Our mission at Tucson International Academy is to work as a team to prepare students for a global society through foreign languages, technology, community involvement, and high academic achievement. Today we live in a global community with a global economy. That means children need a quality education with a global emphasis, and at Tucson International Academy our goal is to prepare our students to lead the way for tomorrow.
In our Foreign Language program, we offer native and non-native speakers’ Spanish and Mandarin Chinese to all students, grades K-12.
TIA’s World Language Program Sets Us Apart from the Average Charter School
For the intellectual development of a child, learning a Latin based language with its complex grammar, like Spanish, sharpens the mind. Whereas a language like Chinese deepens the mind. Chinese is the language of the future, it is spoken all over Asia as the language of trade and is becoming important in the world of computers. If a child learns English, Spanish, and Chinese, he/she can communicate with 75% of the world!
Consider these research results. Children who study foreign language at a young age show:
- Sharpened communication skills, including memory and listening skills;
- Increased SAT scores;
- Improved self-concept; and
- Greater academic achievement.
Thus, TIA’s World Language Program is an essential part of our students’ education.
Chinese is being taught to all age groups. We offer formal Chinese lessons and Chinese center times, combining language instruction with cultural activities such as music, art and field trips taught by a fluent Chinese-speaking certified teacher.
We focus on basic conversation, including character writing.
The older children learn how to read simple stories and write more characters. As part of an academic program, they are also introduced to Chinese history and modern China.
In 2014, our students got to participate in our second trip to China and toured Beijing and Shanghai.
Since 2002 we’ve had our Spanish program active and growing. We are offering Spanish-centered sessions several times a week on different levels of proficiency as well as bi-weekly formal instruction given by a native Spanish-speaking certified teacher.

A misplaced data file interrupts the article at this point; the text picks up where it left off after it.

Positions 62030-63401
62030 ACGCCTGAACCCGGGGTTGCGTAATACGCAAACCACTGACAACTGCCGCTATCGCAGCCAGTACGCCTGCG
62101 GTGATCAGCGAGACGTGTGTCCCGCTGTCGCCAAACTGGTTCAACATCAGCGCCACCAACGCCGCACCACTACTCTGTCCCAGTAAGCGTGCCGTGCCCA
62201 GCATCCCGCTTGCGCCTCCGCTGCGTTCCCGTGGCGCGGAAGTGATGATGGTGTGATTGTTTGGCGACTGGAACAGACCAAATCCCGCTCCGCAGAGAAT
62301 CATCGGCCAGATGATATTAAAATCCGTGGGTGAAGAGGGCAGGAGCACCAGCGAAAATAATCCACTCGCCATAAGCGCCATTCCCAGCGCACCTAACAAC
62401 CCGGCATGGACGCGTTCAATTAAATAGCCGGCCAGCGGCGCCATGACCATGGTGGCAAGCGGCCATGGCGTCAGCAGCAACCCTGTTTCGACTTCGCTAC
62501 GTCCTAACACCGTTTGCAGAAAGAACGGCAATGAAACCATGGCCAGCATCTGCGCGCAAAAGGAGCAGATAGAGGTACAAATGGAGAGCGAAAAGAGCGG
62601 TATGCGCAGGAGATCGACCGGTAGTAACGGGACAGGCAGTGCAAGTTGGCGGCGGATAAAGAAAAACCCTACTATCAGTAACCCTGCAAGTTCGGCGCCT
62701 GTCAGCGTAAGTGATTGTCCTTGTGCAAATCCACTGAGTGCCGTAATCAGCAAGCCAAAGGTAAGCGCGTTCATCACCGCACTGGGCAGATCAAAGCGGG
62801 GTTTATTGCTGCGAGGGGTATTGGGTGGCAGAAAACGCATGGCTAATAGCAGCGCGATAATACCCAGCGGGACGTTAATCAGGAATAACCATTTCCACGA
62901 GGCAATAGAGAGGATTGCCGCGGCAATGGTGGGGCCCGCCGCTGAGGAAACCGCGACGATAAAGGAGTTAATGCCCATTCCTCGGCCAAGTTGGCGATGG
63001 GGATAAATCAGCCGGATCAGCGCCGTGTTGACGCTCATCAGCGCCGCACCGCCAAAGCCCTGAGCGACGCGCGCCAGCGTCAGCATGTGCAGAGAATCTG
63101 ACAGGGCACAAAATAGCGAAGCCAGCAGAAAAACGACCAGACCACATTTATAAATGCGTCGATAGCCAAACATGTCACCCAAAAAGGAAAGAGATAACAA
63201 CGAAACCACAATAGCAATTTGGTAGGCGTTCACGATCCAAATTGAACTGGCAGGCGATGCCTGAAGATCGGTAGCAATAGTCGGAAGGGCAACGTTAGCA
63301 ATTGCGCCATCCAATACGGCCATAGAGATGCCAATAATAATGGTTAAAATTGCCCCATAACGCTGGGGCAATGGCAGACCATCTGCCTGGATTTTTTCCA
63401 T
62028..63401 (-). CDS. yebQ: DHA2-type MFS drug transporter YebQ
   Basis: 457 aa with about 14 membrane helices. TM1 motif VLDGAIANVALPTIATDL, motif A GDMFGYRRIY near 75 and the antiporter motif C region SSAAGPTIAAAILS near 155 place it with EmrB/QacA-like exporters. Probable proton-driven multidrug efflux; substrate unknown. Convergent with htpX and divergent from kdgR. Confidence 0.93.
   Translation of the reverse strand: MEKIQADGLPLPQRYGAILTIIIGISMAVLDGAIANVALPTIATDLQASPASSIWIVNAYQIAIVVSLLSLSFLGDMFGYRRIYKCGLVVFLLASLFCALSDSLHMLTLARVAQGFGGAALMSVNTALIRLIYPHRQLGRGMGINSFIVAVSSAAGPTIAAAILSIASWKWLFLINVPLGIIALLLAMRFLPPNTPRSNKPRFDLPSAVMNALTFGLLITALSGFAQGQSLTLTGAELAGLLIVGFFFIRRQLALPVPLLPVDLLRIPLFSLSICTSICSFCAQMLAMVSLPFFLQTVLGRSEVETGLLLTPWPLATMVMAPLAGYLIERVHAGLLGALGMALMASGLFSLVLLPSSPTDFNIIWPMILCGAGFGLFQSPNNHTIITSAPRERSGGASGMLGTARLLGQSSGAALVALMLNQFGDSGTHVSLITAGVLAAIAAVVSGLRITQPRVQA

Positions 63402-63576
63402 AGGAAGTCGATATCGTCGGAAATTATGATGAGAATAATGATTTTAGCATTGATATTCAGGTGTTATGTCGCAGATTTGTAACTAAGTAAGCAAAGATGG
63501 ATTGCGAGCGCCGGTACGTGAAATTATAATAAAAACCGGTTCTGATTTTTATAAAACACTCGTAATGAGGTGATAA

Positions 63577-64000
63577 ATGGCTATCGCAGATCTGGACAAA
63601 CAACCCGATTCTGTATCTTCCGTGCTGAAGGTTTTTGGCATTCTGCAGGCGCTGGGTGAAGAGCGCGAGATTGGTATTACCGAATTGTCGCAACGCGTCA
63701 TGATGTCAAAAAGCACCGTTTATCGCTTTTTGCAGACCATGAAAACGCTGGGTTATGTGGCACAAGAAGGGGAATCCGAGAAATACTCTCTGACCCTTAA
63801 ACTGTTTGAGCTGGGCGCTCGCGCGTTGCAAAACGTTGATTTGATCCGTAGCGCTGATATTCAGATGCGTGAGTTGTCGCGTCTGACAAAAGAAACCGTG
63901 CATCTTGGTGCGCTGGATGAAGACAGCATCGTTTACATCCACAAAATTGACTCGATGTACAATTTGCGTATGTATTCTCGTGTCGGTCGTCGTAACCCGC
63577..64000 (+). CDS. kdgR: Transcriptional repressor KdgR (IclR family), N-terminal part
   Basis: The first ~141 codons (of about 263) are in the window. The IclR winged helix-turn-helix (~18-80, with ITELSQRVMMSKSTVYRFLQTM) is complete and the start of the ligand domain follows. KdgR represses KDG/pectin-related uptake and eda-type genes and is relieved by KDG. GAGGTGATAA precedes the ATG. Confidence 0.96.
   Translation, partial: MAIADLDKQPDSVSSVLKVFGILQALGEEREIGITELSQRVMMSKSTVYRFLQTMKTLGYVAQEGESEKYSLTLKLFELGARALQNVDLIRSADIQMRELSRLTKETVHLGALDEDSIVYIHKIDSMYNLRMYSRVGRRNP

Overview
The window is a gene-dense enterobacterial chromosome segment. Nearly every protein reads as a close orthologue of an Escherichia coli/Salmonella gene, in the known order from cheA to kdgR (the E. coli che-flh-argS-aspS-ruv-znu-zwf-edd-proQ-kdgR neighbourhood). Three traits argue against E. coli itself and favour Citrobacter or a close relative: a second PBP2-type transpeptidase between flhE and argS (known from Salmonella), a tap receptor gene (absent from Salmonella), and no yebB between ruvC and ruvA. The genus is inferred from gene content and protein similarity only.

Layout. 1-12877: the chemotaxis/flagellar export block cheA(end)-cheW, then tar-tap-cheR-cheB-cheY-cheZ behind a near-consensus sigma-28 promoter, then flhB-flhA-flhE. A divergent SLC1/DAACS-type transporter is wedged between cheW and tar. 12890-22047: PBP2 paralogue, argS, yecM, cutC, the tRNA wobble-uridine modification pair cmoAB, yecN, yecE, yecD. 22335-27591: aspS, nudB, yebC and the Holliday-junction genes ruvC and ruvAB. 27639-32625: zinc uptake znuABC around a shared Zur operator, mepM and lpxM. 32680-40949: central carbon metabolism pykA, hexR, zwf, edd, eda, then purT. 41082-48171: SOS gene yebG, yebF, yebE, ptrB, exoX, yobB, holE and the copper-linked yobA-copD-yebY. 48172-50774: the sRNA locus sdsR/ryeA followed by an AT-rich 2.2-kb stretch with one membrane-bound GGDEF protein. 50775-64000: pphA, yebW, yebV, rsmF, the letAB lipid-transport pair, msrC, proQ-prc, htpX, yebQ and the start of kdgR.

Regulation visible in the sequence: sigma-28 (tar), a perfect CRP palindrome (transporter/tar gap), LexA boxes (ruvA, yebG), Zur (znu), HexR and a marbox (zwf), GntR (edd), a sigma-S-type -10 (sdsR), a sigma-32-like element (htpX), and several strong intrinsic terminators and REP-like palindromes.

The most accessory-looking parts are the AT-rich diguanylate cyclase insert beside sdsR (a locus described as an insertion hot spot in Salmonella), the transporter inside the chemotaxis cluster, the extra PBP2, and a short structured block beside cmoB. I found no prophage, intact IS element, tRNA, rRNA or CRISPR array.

Language instruction is tied to cultural activities, including story telling, speaking, reading and writing.
In 2004, 15 faculty and students took a 1 day “friendship tour” to Mexico.
In 2007 and 2016, faculty and students went on a tour of Spain and Morocco.
Tucson International Academy is offering Spanish and Chinese as part of the academic curriculum. Every enrolled student has the opportunity to study all levels of Spanish and Chinese in a developmentally age appropriate setting.
Q. Why should children learn a foreign language?
A. Knowing a foreign language is an asset for a young person in today’s global economy. It greatly enhances employability and broadens the scope of careers a young person can choose from. Aside from all these benefits in travel and communication, studying a foreign language furthers the intellectual development of your child. It deepens the understanding of the English language, broadens vocabulary and enhances writing skills. Children learn to see the connections between languages and between cultures, which leads to a better understanding of history and current events.
Q. When is the best time for children to learn a foreign language?
A. Very small children have the ability to learn the language of their immediate environment in a very short time. However, they cannot retain a language if the environment changes. They will absorb a new language as fast as they forget the previous one. Only when they reach school age (usually at six years of age) is their brain capable of retaining a second language.
Until children reach adolescence, they are also capable of learning any language without accent; and with constant exposure they will become and remain bilingual. The ability to learn a language accent free disappears during adolescence. And even though a foreign language can still be acquired at any point later in life, it will be a much more painful and time consuming process. It is very difficult to become truly bilingual later in life.
The biology of the human brain dictates that the best time to acquire a foreign language is between the ages of six until the onset of adolescence.
Q. Can a child learn more than one foreign language?
A. In many multi-ethnic countries (in Switzerland, for example), children grow up being schooled in more than two languages, whereby one language is always the native (first, official) language, and the other languages are taught as foreign language. Multilingualism is a reality for many children in the world today. The human brain is capable of handling the challenge.
Q. My child is already bilingual, does it make sense to study one of the languages as a foreign language?
A. Even if a child is bilingual verbally, chances are that one language might get neglected when it comes to reading and writing. Correct spelling, grammar and usage, reading and writing are part of any sincere foreign language program, that any child can benefit from.